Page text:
When current is applied to the electrical winding 53 of the coil 52, the magnetic force FM acts upon the solenoid armature 30 in an opening fashion. The hydraulic force Fp represented by the pressure differential p1−p2 also has an opening effect on the push rod 25. The force FF of the return spring 30 acting, in contrast, in a closing fashion is overcome when the current I is sufficiently high and opens the seat valve 27. Pressure medium flows from the pressure-medium inlet 19 to the pressure-medium outlet 35 of the valve 10. In this process, pressure medium flows along the push rod 25 toward the front side 31 of the push rod and solenoid armature 30 and exerts an opening effect on these. As the pressure p2 in the valve chamber 29 increases, a pressure imbalance occurs at the solenoid armature 30 that reduces the hydraulic force Fp acting in opening fashion. The spring force FF exerted by the return spring 30 moves the seat valve 27 into the closed position when the forward-flow side pressure p2 coordinated with the electric current I is reached. Due to the design of the valve 10, the forward-flow side pressure p2 is proportional to the current I applied to the electrical winding 53.
The electromagnetically actuated valve 10 is self-stabilizing when minor disruptions occur:
The working point AP of the valve 10 is assumed when an equilibrium of forces between the magnetic force FM, the hydraulic force F, and the spring force FF is given. Disruptions in this equilibrium of forces, caused by fluctuations in hydraulic force Fp, for instance, only lead to a short-term shifting of the working point AP: an increase in the hydraulic force Fp therefore leads to an extension of the valve opening stroke H, with the consequence that the spring force FF increases at the same time. Although this initially results in a shifting of the working point AP on the spring force characteristic curve FF, it is offset by the return of the solenoid armature 30 by means of the spring force FF on the working stroke h after the hydraulic disruption is eliminated, however.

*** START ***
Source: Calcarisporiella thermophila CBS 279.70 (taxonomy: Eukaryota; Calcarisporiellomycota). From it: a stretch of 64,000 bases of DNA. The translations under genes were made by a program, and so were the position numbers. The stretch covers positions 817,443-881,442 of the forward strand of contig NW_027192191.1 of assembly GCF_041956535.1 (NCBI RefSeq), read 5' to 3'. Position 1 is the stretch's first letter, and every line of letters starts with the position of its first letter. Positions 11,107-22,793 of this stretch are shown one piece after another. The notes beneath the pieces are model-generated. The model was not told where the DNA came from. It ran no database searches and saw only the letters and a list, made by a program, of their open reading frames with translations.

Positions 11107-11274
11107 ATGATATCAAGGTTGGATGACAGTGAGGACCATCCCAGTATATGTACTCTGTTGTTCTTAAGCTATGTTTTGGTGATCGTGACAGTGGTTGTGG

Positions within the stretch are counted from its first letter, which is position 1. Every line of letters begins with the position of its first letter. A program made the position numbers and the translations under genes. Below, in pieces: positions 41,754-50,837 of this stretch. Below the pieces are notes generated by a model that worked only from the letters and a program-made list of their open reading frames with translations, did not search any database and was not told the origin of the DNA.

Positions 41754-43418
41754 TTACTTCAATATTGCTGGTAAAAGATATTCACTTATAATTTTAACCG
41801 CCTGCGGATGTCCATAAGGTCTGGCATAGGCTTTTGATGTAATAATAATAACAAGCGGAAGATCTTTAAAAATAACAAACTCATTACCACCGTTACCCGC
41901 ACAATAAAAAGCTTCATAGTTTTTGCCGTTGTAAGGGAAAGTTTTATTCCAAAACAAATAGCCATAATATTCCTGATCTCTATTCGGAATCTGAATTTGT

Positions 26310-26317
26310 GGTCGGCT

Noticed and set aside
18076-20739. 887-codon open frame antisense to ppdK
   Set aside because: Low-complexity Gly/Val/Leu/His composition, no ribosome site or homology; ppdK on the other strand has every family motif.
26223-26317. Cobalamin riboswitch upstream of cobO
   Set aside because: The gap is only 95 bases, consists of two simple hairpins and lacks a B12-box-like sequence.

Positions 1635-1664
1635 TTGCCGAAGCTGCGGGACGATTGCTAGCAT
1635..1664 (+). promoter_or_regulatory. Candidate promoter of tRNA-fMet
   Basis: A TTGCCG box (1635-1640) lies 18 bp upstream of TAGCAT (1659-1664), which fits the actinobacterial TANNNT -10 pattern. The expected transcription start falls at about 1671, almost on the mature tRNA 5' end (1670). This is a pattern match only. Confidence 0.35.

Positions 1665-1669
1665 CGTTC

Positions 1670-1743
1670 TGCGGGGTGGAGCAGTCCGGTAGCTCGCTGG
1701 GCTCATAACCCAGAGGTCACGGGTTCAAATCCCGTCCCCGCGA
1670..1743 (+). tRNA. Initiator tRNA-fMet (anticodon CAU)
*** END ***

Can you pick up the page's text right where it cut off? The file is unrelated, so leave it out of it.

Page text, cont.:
In the non-energized state, the valve 10 is also capable of being used as a pressure-relief valve:
If pressures p1 prevail at the pressure medium inlet 19 that produce an hydraulic force Fp acting in opening fashion that is less than the preload force f of the return spring 39, the seat valve 27 remains in its closed position. If, on the other hand, the preload force f of the return spring 39 is overcome at higher pressures, the seat valve 27 opens, and pressure medium can flow forward from the pressure-medium inlet 19 of the valve 10 to its pressure-medium outlet 35 with a pressure-relieving effect.
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|U.S. Classification||251/129.15, 303/119.2, 251/333, 251/129.08|
|International Classification||B60T8/36, B60T15/02, B60T15/36, F16K31/06|
|Cooperative Classification||B60T15/028, B60T8/367|
|European Classification||B60T8/36F6B4, B60T15/02E2|
|Jul 12, 2002||AS||Assignment|
Owner name: ROBERT BOSCH GMBH, GERMANY
Free format text: ASSIGNMENT OF ASSIGNORS INTEREST;ASSIGNORS:HOFMANN, DIRK;SCHWARZ, HANS-FRIEDRICH;HAHL, GERHARD;AND OTHERS;REEL/FRAME:013093/0462;SIGNING DATES FROM 20020429 TO 20020502
|Sep 20, 2005||AS||Assignment|
Owner name: TECHLAND RESEARCH, INC., OHIO
Free format text: ASSIGNMENT OF ASSIGNORS INTEREST;ASSIGNORS:SANDERS, BOBBY W.;WAIR, LOIS J.;REEL/FRAME:017006/0962;SIGNING DATES FROM 20050627 TO 20050811
|Sep 5, 2007||FPAY||Fee payment|
Year of fee payment: 4
|Sep 8, 2011||FPAY||Fee payment|
Year of fee payment: 8
|Sep 9, 2015||FPAY||Fee payment|
Year of fee payment: 12